Kabir Shahani, co-founder and CEO, Amperity

Season 2, Episode 27,   Nov 18, 2021, 04:09 PM

We chat with Kabir Shahani about his lessons as a serial entrepreneur, his tips for business success and the importance of deciding what kind of founder you want to be.

Our guest in this 20th interview with a unicorn start-up leader is Amperity CEO and co-founder Kabir Shahani

Amperity was born out of a poor customer experience he had with Alaska Airlines. At the time, Shahani and the company's other co-founder, Derek Slager, decided to create a platform to help consumer brands get a single, actionable view of their customers. Five years later, Amperity has become a unicorn with a $1 billion valuation. 

In this episode, Shahani explains how that milestone has helped give them staying power credibility, attract talent and anchor on who they want to be and the kind of organisation they're trying to build. According to him, data is imperfect and will get messier and harder to wrangle so getting a single, actionable view should be a commodity for enterprises. Furthermore, Shahani points out that the pandemic has accelerated two trends: the push to digital customer relationships and the recognition that if you don't have a first party digital customer relationship with your consumer, then you will be obsolete as a brand, and the recognition that loyal customers move the needle. 

Shahani confesses that during his career he has learned that the boldness of ambition and focusing on building a great team are the keys to success as an entrepreneur. According to him, it is impossible to have a point of view on everything, the hardest part of running a business is finding the balance between what to manage and what to delegate to the team and recruiting leaders who then have the autonomy to take charge of their roles and create the system so that everything runs smoothly.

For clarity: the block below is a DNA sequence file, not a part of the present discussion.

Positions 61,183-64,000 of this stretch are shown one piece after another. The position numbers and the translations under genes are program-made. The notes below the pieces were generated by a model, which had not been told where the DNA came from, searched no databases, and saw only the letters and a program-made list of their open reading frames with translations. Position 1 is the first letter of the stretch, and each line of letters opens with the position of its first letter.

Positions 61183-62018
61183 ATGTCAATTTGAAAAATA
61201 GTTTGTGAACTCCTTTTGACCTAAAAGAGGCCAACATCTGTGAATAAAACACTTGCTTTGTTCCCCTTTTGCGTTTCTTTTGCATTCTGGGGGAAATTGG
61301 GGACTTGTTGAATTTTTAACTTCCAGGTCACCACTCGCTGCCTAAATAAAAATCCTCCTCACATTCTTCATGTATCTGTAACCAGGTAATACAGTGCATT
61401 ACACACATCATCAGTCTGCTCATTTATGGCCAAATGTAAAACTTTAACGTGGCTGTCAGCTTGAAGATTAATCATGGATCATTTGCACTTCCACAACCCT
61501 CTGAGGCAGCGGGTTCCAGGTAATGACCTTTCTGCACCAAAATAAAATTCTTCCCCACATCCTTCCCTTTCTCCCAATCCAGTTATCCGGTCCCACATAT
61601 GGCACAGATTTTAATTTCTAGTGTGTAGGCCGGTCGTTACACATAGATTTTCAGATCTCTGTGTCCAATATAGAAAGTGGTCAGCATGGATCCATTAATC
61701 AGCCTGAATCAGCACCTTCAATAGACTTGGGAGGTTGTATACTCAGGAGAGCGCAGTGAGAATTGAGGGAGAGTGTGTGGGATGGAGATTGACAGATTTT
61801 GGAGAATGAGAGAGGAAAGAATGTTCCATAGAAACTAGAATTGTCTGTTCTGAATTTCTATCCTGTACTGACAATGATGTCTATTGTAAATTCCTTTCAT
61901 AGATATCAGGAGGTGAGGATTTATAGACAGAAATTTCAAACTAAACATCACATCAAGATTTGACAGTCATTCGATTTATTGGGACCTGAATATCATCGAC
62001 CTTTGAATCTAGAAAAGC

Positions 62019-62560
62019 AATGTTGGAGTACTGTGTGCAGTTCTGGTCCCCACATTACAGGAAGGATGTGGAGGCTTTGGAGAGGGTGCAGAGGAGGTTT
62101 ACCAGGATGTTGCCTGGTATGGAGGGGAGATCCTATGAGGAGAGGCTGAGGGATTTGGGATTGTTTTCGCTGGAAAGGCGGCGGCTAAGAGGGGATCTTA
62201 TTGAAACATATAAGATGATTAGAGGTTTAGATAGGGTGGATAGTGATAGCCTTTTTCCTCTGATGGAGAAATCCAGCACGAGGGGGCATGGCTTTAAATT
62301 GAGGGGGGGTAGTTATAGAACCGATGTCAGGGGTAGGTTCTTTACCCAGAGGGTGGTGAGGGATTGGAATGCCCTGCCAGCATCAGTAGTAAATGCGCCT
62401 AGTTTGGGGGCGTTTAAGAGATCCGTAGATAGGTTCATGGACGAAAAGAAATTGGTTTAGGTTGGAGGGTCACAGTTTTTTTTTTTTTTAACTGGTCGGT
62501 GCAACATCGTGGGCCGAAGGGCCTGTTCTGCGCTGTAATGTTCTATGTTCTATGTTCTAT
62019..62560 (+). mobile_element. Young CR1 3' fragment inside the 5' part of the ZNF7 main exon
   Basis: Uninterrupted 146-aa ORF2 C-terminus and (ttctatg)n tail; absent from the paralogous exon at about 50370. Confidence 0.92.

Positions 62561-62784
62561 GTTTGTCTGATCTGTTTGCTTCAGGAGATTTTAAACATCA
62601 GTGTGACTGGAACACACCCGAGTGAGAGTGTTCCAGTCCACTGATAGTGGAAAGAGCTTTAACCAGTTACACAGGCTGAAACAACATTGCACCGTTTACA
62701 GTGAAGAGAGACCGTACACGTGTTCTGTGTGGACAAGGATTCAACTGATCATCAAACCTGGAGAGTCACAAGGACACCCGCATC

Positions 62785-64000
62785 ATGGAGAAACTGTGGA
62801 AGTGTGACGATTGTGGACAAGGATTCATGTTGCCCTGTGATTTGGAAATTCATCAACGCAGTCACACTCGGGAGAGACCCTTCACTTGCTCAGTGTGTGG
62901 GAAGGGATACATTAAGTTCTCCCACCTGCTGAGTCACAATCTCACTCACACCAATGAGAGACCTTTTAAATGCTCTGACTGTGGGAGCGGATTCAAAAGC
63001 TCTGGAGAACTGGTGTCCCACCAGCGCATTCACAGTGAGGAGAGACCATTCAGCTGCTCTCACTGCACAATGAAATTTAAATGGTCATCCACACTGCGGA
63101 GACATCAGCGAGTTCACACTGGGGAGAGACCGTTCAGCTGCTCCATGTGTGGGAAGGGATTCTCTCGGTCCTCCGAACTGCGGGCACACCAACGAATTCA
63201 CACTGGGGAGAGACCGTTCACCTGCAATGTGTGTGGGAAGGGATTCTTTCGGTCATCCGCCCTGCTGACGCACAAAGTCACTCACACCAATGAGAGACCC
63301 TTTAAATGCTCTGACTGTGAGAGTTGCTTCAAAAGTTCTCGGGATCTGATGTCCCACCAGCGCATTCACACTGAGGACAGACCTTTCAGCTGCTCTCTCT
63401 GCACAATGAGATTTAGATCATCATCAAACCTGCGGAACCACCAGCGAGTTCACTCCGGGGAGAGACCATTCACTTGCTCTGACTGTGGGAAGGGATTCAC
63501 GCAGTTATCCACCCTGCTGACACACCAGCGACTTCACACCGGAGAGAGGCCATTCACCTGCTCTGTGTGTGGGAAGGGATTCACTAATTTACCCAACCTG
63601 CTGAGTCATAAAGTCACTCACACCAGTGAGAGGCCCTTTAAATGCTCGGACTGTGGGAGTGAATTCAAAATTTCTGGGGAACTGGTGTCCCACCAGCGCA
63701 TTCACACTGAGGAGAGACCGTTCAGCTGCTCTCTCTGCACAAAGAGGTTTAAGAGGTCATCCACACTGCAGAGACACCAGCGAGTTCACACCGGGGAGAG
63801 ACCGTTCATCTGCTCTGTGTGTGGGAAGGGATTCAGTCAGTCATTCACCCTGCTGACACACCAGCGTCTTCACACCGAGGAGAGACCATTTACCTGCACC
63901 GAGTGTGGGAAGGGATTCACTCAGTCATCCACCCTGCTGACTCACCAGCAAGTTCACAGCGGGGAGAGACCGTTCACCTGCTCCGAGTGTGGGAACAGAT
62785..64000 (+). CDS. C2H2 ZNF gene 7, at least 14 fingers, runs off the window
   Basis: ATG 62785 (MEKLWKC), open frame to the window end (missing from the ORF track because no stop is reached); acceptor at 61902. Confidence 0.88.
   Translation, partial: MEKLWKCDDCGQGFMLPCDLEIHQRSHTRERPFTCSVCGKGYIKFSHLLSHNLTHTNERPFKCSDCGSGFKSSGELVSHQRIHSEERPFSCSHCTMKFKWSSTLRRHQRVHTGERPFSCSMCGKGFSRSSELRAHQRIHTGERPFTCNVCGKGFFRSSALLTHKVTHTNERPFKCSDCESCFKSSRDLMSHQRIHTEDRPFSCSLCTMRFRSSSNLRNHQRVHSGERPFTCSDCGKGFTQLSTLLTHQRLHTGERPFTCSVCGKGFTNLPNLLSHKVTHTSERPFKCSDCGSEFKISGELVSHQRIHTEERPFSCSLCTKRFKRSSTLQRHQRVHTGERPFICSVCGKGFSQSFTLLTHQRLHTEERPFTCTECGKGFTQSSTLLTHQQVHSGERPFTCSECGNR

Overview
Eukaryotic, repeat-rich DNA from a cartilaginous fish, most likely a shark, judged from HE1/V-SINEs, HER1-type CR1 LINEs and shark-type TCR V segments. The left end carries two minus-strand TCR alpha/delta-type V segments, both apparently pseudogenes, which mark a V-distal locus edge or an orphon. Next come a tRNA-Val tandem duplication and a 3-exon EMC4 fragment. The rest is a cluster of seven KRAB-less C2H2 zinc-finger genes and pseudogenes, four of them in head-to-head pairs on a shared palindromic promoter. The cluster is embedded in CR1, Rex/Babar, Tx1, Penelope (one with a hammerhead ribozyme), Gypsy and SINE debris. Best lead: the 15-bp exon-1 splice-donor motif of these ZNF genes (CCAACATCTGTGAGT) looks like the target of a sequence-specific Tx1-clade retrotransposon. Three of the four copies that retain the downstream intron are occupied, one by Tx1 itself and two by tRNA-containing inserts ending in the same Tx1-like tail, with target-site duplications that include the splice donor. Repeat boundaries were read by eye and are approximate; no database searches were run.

Finally, here are Shahani's three pieces of advice for those who want to succeed in business: be incredibly self-aware of your strengths and weaknesses, seek feedback and mentorship aggressively - or as his friend Seahawk's QB Russell Wilson puts it 'You don't have to be sick to get better' -, and putting in the work. 

The interview, as usual, was co-hosted with Russell Goldsmith of the csuite podcast

We have distilled the most valuable, actionable insights from our first 15 interviews with leaders of unicorn companies and bottled them in our book ‘Growing without borders: The unicorn CEO guide to communication and culture’. You can download it here.